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Targeted Muscle Reinnervation and Its Role in Acute Management of Above Elbow Amputations

March 01, 2017

Contributors: John White Bracey, MD; Raymond Glenn Gaston, MD; Bryan J. Loeffler, MD; Mark Adam Tait, MD; Mark Adam Tait, MD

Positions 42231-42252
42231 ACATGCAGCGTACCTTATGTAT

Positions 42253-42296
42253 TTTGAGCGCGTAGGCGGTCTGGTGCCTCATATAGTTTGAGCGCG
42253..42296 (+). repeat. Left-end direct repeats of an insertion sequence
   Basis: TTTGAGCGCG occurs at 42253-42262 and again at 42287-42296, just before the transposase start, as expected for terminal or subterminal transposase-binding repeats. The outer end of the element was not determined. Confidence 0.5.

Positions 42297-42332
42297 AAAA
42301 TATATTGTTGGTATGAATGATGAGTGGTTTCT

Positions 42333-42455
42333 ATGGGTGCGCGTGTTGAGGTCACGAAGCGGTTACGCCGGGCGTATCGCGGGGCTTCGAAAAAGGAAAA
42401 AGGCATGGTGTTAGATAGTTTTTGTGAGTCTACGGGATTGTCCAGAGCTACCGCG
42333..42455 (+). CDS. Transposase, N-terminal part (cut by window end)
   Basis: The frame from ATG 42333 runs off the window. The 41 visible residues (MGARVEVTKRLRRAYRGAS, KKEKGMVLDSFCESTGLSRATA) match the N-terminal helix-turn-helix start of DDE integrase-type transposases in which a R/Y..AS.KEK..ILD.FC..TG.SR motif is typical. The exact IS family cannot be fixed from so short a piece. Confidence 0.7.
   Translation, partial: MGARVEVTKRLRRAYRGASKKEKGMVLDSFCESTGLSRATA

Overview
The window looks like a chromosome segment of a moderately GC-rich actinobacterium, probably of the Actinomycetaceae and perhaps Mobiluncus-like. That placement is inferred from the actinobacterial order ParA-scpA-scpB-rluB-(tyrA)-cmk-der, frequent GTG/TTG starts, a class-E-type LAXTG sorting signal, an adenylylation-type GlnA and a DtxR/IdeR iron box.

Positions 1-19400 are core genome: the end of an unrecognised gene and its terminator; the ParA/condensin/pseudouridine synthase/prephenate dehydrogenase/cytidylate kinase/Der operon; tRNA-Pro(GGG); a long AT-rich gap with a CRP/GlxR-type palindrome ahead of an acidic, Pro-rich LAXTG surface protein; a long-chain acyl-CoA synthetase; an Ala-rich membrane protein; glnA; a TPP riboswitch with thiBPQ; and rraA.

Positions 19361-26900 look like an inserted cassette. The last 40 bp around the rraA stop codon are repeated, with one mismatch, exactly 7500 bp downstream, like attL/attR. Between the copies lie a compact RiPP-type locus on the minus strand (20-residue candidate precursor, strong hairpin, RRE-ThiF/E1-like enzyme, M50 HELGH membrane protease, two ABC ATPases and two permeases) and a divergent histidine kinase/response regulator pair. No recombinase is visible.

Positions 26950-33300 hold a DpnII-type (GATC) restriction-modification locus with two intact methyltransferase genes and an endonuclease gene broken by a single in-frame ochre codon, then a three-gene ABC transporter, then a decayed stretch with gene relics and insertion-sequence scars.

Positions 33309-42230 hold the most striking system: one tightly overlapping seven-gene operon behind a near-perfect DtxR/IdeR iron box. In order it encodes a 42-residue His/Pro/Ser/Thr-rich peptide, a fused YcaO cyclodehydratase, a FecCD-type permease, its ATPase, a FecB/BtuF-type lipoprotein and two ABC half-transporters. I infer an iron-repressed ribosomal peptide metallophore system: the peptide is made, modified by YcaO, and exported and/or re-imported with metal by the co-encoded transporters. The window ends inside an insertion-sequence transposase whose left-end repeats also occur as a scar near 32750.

2017 AWARD WINNER Targeted muscle reinnervation (TMR) is a surgical technique that may provide patients with intuitive myoelectric prosthetic control and prevent or relieve neuroma-associated pain. This technique involves nerve transfers that increase the number of available electromyographic surface targets, leading to improved patient control of a myoelectric prosthesis. In addition, electromyographic pattern recognition has evolved in conjunction with TMR to further improve prosthetic control. Early case studies indicate that TMR successfully prevents early neuroma formation after amputation and is a highly effective surgical treatment for the management of painful neuromas. TMR has been well described in above-elbow amputees. Advances in surgical and prosthetic technique have led to the use of TMR during the initial hospitalization of all patients at our facility with a transhumeral amputation. This video discusses technical aspects of TMR in above-elbow amputees and the importance of a care team that includes physicians, physical therapists, and prosthetic designers. Thiis video discusses the case presentation of two patients who underwent TMR after traumatic transhumeral amputation. Both patients underwent surgical treatment shortly after initial injury. In both patients, muscle reinnervation occurred, leading to reliable electromyographic signals for control of a myoelectric prosthesis. The intuitive nature of TMR led to early control of the prosthesis. Both patients were able to control a recognition–based myoelectric prosthesis with reinnervated muscles, and neither patient has experienced painful neuroma formation.

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